Increasing autonomy

Encouraging your young person to develop autonomy at a pace that everyone feels comfortable with can be a balancing act. They might think they’re ready to stay out later with friends; you might disagree. You might be asking them to take on more personal responsibility for decisions; they might resist.

The trick is to stay involved and show your interest without being intrusive.

Navigating changes

Becoming autonomous and independent is a key stage of adolescent development. Young people often begin to challenge more of the decisions made by others – including parents and teachers – and explore their own thoughts, beliefs and desires.

Testing boundaries, taking risks and being impulsive can be part of a young person’s quest for new experiences. They learn to reflect on their mistakes and consider other options, and they become more aware of what or who influences their thinking. They also begin to work through more complex problems independently, and move from focusing inward on themselves to being more thoughtful and aware of others and their situations.

Part of this development may include reflecting on family, cultural and community values, particularly for young people of refugee and migrant backgrounds and Aboriginal and Torres Strait Islander young people. Young people’s friendships and other relationships are also changing, and the beginning and ending of their first relationship in particular can be a learning and emotional experience.

As they navigate these developmental changes, young people will experience a range of emotions – moodiness, irritability, frustration, but also happiness, pride and satisfaction. These are normal responses to new challenges. It can be an exciting time, but one that can be a little confronting and at times disappointing.

Establish limits with room to grow

It’s important to be clear about what behaviour is okay and not okay in your family. But teenagers aren’t at their best when they feel they’re not being listened to, or that they’re still being treated like a child. Try involving your teenager in establishing the rules of the house, and in determining the consequences for breaking those rules.  

Set the limits strictly enough so your young person stays safe, but widely enough to give them room to grow. It’s hard, but accept that they will make mistakes along the way.

Be involved in your young person’s life…

Paying attention to your teenager and being involved in their life can help you spot any changes in their behaviour, as well as helping them to feel supported and respected.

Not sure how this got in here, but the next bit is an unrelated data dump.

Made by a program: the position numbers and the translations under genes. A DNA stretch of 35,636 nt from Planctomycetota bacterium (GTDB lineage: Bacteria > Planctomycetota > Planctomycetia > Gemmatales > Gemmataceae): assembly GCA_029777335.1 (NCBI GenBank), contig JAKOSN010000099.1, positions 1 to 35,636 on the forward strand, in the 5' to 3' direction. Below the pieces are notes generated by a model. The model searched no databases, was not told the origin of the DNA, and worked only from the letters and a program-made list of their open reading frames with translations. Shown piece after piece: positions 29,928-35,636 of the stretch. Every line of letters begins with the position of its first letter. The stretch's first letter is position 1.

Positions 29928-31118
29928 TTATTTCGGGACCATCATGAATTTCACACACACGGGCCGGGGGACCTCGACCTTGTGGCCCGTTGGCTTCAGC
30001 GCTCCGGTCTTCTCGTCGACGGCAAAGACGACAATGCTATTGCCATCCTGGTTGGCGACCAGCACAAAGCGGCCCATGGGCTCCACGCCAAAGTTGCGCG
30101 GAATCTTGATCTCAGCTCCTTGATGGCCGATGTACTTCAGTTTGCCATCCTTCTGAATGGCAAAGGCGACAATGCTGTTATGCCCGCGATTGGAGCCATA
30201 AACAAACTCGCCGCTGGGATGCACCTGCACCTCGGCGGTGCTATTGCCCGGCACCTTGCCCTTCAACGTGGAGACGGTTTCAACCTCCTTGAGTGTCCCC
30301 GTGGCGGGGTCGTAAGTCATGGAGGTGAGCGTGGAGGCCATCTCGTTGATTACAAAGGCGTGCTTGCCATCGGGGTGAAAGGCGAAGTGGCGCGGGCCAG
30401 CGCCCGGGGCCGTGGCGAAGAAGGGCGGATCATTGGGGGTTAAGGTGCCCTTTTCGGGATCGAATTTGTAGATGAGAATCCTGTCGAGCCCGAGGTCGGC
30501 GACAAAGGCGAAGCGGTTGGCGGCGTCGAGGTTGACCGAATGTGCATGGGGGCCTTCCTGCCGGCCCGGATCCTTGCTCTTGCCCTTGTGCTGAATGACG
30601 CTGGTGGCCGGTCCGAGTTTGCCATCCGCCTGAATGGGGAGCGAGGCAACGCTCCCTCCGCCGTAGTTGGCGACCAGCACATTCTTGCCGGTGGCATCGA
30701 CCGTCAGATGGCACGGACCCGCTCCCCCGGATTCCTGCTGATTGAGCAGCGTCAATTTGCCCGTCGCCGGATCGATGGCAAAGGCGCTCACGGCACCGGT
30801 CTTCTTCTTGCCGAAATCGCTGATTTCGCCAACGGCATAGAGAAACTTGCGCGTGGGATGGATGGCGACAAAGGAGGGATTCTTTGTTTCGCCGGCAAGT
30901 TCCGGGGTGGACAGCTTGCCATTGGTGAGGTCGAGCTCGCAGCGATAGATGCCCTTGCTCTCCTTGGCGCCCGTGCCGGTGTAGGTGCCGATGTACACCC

Here are some ideas:

  • Pick some fun activities that you both enjoy and that give you a chance to spend some one-on-one time together.
  • Develop a habit of doing something special with each child once a month away from the rest of the family.
  • Try and eat dinner together as a family (without being glued to the TV).
  • Get to know who their friends are and what they’re up to.
  • Check in with them on school work – ask if they need extra help with anything and keep providing encouragement.
  • Take an active interest in what your teenager’s doing at school and in their extra-curricular activities and hobbies, whether they’re into footy, flamenco dancing or fire twirling.
  • Even though it might look like their focus is now on their mates and they’re not interested in the family board games night, don’t underestimate how important feeling part of the family continues to be for your teenager.

…but avoid over-involvement

It’s important to balance being involved with giving your young person the privacy and space to figure things out on their own.

Give them a chance to make mistakes and try to avoid taking over. If you’re unsure if you’re stepping in too often or too early in a situation, ask yourself “Did I really need to get involved?” and, “What would have been the worst thing to happen if I didn’t step in?”

Gradually increase your teenager’s responsibilities and independence over time to allow them to mature. Encourage your teenager to try a variety of activities and interests to help them find out what they’re interested in and what they’re good at. This will help to build their self-confidence. Encourage your teenager to help around the house by giving them age-appropriate jobs and responsibilities.
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